BY: JESSICA BEUKER
Recently China’s government urged 11 provinces to stop construction on more than 100 coal-fired power projects. The move comes as China is trying to curb the use of fossil fuels. Right now coal accounts for the majority of the nation’s power supply, and stopping the projects is a major step towards a future of renewable resources.
According to Caixin, the National Energy Administration suspended the projects, some of which were already under construction. Together the scrapped projects had a combined capacity of more than 100 gigawatts and were worth $62 billion.
Critics of the move have suggested that halting construction now will only result in major economic losses for the country. However, as Greenpeace stated, “The cancellations will be painful, and entail major commercial losses and disputes. But spending money to complete these unneeded coal plants would have been even more wasteful — it would likely have cost well over $20 billion.”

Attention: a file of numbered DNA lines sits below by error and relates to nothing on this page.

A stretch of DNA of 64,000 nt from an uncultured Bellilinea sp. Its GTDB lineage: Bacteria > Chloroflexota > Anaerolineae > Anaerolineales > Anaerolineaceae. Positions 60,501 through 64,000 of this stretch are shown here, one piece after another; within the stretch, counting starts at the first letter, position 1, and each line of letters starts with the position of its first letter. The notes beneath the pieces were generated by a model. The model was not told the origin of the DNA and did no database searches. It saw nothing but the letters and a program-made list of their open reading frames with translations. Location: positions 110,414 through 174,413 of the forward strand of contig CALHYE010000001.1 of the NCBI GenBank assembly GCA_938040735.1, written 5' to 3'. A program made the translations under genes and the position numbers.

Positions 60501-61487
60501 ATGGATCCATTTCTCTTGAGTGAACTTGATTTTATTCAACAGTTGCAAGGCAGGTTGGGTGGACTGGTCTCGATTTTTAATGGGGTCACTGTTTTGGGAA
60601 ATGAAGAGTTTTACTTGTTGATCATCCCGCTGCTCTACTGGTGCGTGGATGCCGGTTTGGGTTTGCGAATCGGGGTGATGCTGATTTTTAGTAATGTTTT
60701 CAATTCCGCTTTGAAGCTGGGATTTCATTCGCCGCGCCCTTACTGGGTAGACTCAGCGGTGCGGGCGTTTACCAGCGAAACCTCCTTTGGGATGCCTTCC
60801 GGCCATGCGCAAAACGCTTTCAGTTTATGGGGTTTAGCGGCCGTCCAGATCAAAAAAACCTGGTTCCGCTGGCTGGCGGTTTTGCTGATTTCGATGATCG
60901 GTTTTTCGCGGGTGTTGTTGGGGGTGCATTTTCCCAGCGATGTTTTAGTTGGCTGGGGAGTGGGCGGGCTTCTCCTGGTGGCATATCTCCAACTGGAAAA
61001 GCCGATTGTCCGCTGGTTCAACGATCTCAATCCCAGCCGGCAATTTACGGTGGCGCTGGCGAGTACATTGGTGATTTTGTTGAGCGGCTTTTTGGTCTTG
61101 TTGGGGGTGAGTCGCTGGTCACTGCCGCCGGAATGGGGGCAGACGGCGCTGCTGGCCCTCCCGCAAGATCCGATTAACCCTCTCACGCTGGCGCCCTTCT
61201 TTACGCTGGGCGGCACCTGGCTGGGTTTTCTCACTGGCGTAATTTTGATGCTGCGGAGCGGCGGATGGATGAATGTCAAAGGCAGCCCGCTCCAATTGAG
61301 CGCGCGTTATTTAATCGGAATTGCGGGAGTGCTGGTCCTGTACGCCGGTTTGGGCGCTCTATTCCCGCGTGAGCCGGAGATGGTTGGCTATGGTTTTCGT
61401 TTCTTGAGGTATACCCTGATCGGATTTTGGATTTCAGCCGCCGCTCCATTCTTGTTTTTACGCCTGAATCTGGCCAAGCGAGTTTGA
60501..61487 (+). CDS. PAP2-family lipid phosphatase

And the coal plants are indeed not needed. According to Scientific American, the rapid expansion of China’s coal-fired power capacity, together with a decrease in the demand for electricity, has led to the lowest utilization rates since 1978. Because of this China will also stop approving any new projects until 2018.
Furthermore, the country has committed to installing 130 gigawatts of additional solar and wind power by 2020, which is the equivalent of France’s total renewable power generation capacity.
The move is a positive step forward for China, which, in 2012 saw more than 1 million of its citizens die because of dirty air. In 2016, the country still sat at the top of the World Health Organization’s list of deadliest countries for outdoor air pollution.
The decision won’t have a huge impact on China’s pollution problem, but any move towards cleaner energy is a good start.